When the Hong Kong government disqualified four members of the Legislative Council, prompting the resignation of all other pro-democracy legislators, the Council was effectively turned into a rubber stamp.
If we understand how and why this happened, we will realise just how delicate China’s domestic and international relations are at this juncture.
China’s National People’s Congress Standing Committee (NPCSC) ruled on 11 November that anyone standing for election to the Legislative Council would be ineligible if he or she supported independence for Hong Kong, refused to acknowledge China’s sovereignty or sought intervention in Hong Kong by foreign forces. The Hong Kong government immediately issued a statement that four legislators, Alvin Leung, Dennis Kwok, Kwok Ka-ki and Kenneth Leung, were therefore ineligible to sit in the Legislative Council. The statement explained that this was because they had espoused such views in public while campaigning for re-election. Back in July, the four legislators, reacting to the new national security law that had been imposed, had indeed called on foreign governments to sanction the Hong Kong and Chinese governments for human rights violations. In this way, they had therefore violated the third criteria for disbarment listed this week by the NPSC, that is, they had sought intervention by foreign forces.
Shortly after the four had spoken, the Legislative Council election was postponed from September this year until 2021, the stated reason being the emergency due to Covid-19. It is significant that the ruling by the NPCSC was requested by the Hong Kong government and acted on by the government without any interpretation by the courts. Even though previous cases before the Supreme Court have failed to overturn decisions by the NPCSC, this ruling, and the decision to delay elections, tend to confirm suspicions that the Hong Kong government is extremely unpopular and is making use of the emergency to extend its powers and avoid scrutiny. As the Kofi Annan Foundation stated in May in an open letter, “Hard-won rights are being swept aside by emergency measures, elections postponed indefinitely, or held under problematic conditions, and essential freedoms eroded.”
Although carefully framing its response as due to “the fundamental change of circumstances” in Hong Kong, so as not to greatly offend Beijing, the Australian government has made it clear that its sympathies lie with the pro-democracy movement. Prime Minister Scott Morrison and Alan Tudge, Minister for Immigration, issued a joint statement in July announcing new visa arrangements for Hong Kong refugees, offering them a pathway to permanent residency, and took the opportunity of encouraging Hong Kong-based companies to relocate. Australia’s existing extradition treaty with Hong Kong was also suspended.
On 12 November, after the expulsion of the four legislators, Foreign Minister Maryse Payne issued a statement stressing that Australia and others will “continue to monitor developments closely and maintain a consistent focus on human rights and the principles of freedom, transparency, autonomy and the rule of law.” Curiously, her statement traces the origin of the current arrests back to “an incident in the Legislative Council in May this year.” On that occasion, the pro-government faction installed one of their own, Starry Lee, as Chair of the House Committee, despite the opposition holding the majority of elected seats in the house, causing angry scenes, protests and heckling. The House Committee scrutinises bills and decides when they will be voted on, so can exercise a crucial role in legislature, but Starry Lee was not responsible for the ousting of the four.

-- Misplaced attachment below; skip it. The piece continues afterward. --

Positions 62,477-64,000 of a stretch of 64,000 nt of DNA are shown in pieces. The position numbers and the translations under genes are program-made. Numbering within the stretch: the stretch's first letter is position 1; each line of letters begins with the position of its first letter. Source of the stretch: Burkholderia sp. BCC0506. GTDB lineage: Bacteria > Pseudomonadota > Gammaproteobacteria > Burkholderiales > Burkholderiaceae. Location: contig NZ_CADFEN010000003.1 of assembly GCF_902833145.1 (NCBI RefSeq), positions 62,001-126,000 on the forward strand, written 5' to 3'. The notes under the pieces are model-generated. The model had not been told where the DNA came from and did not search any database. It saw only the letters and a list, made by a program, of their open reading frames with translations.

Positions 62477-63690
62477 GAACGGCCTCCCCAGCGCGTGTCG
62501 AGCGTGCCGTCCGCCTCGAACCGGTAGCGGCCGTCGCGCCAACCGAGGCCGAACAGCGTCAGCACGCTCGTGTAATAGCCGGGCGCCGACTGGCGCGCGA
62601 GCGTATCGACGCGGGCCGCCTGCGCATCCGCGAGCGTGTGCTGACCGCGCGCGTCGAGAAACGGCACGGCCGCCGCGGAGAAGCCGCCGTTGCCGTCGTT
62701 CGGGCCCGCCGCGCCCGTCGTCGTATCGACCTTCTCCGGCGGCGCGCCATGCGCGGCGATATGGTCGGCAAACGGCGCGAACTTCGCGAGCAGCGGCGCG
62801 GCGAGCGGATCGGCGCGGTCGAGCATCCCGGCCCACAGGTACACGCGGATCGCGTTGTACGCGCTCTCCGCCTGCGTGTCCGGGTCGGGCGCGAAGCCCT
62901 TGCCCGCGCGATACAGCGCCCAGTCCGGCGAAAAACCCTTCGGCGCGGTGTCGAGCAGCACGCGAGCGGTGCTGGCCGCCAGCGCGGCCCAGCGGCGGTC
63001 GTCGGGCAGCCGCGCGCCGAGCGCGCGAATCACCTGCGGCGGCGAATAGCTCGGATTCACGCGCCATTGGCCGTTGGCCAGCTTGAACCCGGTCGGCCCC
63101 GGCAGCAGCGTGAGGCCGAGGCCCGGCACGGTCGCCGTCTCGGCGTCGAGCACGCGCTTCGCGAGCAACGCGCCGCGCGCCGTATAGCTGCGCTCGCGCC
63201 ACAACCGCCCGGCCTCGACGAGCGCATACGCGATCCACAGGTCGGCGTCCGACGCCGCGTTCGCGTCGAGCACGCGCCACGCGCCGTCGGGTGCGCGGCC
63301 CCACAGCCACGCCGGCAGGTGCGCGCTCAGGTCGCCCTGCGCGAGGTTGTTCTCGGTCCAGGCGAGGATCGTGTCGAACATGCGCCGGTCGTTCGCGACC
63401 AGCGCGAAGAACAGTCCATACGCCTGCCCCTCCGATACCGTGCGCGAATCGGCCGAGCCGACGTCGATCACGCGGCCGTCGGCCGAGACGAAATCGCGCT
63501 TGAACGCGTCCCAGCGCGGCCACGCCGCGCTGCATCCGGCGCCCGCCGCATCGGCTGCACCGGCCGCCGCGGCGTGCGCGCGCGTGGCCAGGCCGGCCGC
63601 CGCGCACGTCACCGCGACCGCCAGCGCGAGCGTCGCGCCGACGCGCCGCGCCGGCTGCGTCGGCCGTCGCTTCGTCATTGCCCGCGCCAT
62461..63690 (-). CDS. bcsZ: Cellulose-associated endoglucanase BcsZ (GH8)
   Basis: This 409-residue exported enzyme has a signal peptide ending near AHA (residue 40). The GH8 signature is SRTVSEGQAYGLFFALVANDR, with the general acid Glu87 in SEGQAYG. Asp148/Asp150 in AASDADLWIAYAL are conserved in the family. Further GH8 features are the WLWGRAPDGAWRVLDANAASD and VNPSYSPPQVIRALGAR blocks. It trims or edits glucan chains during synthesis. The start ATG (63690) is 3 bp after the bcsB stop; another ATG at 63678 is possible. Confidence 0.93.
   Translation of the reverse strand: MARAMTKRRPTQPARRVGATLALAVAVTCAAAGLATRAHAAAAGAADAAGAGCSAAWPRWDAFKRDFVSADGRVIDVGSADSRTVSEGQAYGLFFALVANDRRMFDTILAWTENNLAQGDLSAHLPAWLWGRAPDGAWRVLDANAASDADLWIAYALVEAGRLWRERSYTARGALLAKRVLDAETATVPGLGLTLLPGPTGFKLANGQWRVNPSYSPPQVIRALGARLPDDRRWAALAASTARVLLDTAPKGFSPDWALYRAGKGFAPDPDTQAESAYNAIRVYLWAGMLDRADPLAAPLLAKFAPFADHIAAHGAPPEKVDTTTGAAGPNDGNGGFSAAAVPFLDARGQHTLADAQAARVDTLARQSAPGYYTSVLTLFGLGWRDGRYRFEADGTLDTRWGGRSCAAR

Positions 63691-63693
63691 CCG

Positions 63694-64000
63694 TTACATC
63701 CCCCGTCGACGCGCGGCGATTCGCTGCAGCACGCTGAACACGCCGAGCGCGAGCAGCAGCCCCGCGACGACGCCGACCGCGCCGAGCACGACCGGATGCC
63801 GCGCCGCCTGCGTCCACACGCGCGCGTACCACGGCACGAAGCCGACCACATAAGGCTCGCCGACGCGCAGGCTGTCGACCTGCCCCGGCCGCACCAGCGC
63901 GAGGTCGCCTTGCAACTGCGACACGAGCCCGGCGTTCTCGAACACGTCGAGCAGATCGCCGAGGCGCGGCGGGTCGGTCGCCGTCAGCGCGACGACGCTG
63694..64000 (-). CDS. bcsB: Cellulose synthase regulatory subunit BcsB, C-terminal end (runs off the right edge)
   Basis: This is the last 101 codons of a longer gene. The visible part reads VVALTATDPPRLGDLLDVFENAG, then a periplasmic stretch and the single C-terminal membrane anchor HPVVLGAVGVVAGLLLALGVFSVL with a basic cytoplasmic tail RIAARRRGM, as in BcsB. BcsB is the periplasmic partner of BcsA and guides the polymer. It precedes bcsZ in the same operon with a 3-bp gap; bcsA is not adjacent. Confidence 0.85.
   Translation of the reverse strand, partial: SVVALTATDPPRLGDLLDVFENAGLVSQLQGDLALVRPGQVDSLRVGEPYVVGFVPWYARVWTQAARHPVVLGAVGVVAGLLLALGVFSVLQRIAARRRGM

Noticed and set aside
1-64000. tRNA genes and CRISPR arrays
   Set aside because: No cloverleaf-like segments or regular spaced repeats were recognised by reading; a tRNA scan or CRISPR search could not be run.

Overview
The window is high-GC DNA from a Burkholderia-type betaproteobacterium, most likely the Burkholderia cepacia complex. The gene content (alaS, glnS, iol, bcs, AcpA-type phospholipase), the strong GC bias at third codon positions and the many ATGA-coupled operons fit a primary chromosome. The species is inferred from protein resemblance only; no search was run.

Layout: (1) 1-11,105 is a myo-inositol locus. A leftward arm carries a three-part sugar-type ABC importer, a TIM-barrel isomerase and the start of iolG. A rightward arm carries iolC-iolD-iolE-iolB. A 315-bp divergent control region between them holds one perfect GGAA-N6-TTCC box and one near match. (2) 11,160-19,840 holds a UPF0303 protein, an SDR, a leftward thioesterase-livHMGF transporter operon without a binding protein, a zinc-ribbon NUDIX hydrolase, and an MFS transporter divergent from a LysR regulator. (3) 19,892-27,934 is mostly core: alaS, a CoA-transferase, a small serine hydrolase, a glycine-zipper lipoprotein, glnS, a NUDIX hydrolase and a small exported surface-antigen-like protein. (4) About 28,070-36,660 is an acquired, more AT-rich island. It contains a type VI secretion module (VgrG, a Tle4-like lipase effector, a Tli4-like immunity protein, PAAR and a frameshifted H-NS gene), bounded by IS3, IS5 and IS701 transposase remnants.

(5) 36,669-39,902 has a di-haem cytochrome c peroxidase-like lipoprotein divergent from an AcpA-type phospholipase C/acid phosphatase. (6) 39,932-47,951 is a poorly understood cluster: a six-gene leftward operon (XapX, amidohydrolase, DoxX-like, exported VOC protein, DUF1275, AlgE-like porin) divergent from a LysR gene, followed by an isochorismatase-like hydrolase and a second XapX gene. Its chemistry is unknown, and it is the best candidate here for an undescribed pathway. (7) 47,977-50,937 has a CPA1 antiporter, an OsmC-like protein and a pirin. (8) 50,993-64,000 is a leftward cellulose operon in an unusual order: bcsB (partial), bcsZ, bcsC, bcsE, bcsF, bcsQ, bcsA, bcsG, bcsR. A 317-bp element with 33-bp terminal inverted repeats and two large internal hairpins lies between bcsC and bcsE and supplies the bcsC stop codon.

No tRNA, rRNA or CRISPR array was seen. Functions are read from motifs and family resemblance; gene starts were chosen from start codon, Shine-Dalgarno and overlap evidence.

There are much more significant and cogent reasons for current developments. On 8 November, the United States imposed sanctions on four officials in Beijing and Hong Kong, accusing them of threatening Hong Kong’s peace and security. Those four included the Deputy Director of China’s Hong Kong and Macau Affairs Office and the Deputy Commissioner of Hong Kong Police. The US move followed earlier sanctions on Hong Kong Chief Executive Carrie Lam and on current and former police chiefs and last month the US State Department warned international financial institutions that they also would face sanctions if they did business with those regarded as responsible for China’s crackdown in Hong Kong.
Secretary of State Mike Pompeo, while travelling in East Asia, was trumpeting a strong anti-China line. On 10 November, addressing the Ronald Reagan Institute, he called the Chinese Communist Party a “Marxist-Leninist monster” whose rule was “authoritarian, brutish and antithetical to human freedom.” His announcement of the new round of sanctions on Hong Kong indicates that he will not let up on this line in the two months remaining before the handover to a new administration. It is also possible that he believes Donald Trump could remain in office.
Hong Kong has become embroiled in tit-for-tat exchanges between China and the United States and in a poisonous relationship where the temperature has been dropping steadily towards a new Cold War. It remains to be seen whether a Biden administration will engage more positively with the People’s Republic of China. Given these unknowns, Beijing is carefully calibrating its responses. The eviction of the pro-democracy four is exactly proportionate to Washington’s sanctions on the pro-China four. This is enough to warn the West that it will hold the line and that it will, in the case of Hong Kong as also for other parts of its far-flung nation, insist on sovereignty and territorial integrity.
It is also noteworthy that Xi Jinping waited nearly a week before joining other world leaders congratulating Biden on his election results. Clearly, Beijing has been holding its horses and keeping all options open, and we would be wise to do the same.